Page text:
Why Harbaugh Named Shea Patterson the Starter So Early

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Why Harbaugh Named Shea Patterson the Starter So Early

Football

Why Harbaugh Named Shea Patterson the Starter So Early

ANN ARBOR, Mich. — It may have surprised no one that Shea Patterson was named Michigan’s starting quarterback. However, it should surprise everyone that not only was he named the starter so early, but that Jim Harbaugh of all people was open about it.

Harbaugh notoriously has been tight-lipped about who his starting quarterback would be. It was a foregone conclusion that Jake Rudock would win the job in 2015. In 2016, many expected John O’Korn to be named the starter, but Speight ended up taking the field against Hawaii, and never relinquished save for injury. In 2017, despite Speight returning, Harbaugh demurred again, not naming a starter until Speight took the field against Florida.

But what makes Shea Patterson, the former five-star transfer from Ole Miss, different?

Harbaugh says that in fall camp this year, he saw everything he needed to see from the third-year signal caller.

“Shea Patterson – he’s really been good,” Harbaugh said. “He’s really been intense and focuses each day of practice. I expect that out of a quarterback. You expect that out of somebody that plays that position. Expect that from all players. But his level of focus and intensity during practice and execution has been really good. So, yeah – felt like he was the one playing the best and gives our team the best chance to win.”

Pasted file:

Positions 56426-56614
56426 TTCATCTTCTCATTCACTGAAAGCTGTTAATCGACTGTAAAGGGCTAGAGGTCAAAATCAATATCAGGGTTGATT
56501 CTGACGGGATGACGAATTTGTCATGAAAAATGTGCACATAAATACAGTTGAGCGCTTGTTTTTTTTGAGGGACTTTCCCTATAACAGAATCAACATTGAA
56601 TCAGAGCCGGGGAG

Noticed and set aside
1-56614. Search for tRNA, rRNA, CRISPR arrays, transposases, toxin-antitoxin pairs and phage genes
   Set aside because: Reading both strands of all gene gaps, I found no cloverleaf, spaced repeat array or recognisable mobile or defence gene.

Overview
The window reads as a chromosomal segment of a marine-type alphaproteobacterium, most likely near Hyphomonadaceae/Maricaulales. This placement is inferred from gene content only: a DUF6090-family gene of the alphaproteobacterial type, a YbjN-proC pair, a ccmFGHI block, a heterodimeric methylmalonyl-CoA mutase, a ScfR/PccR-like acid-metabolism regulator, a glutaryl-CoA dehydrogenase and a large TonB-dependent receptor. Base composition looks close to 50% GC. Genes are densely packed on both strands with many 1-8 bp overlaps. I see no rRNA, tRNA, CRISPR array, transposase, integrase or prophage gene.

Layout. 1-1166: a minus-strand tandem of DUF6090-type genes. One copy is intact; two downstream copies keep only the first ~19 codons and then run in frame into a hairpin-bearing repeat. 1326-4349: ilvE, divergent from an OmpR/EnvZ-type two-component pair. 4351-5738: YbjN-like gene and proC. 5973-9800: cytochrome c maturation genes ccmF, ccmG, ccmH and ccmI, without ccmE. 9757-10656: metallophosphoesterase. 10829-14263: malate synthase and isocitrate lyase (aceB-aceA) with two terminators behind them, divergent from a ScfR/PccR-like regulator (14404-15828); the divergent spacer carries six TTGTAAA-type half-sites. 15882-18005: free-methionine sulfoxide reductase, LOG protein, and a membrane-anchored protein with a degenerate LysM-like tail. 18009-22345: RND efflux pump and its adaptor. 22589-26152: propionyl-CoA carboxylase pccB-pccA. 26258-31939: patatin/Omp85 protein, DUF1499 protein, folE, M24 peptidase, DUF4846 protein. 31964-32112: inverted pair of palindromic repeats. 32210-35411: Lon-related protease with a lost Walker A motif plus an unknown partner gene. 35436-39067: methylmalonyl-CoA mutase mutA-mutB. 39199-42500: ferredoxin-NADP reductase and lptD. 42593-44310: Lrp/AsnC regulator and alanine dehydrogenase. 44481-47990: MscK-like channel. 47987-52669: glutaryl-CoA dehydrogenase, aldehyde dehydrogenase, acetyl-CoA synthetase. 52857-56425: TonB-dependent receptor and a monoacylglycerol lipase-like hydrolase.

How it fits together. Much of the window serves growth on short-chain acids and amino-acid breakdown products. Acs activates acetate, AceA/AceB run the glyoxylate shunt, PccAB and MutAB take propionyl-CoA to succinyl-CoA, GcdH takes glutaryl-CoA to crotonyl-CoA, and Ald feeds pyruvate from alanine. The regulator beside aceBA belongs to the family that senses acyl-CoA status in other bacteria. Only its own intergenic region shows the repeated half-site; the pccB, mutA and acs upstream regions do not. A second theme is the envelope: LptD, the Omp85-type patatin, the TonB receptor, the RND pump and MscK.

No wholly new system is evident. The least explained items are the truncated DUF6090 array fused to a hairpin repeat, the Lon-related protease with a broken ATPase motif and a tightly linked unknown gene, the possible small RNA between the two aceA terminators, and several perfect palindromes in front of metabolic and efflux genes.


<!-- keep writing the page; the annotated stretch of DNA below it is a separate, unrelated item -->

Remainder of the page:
Patterson presents something of a challenge to defenses, because he does have the ability to use his feet as much as his arm.

Not to be confused with a dual-threat quarterback — as Patterson ran a variation of the Air Raid in Oxford — he more so keeps plays alive with his scrambling ability when the pocket breaks down. While that also presents other challenges for the offensive line and the receivers downfield, it can be a significant advantage for Michigan, who struggled with both the aforementioned units a year ago.

Harbaugh, a former quarterback himself, explained how it works for a quarterback like Patterson. Of course, the optimal situation is for him to drop back, find a receiver, and complete a pass, but given that football isn’t that linear, and he has that extra capability, there’s more that goes into it than just — run.

“You drop back in the pocket, you go through the progression, and there’s an internal clock where you become the checkdown,” Harbaugh said. “You become, start by finding the quiet spot in the pocket. Use your mobility to do that. And sometimes it becomes necessary to escape the pocket. He’s got the ability to do that. Different things can happen to make a quarterback escape the pocket. Receiver could fall down or probably be covered. A block maybe beat up front. Several ways to get to that, where you have to leave the pocket. But the progression is to drop back, go through your progression, while you’re going through your progression, moving in the pocket. Finding the quiet spot. Maybe find it necessary to leave the pocket.”

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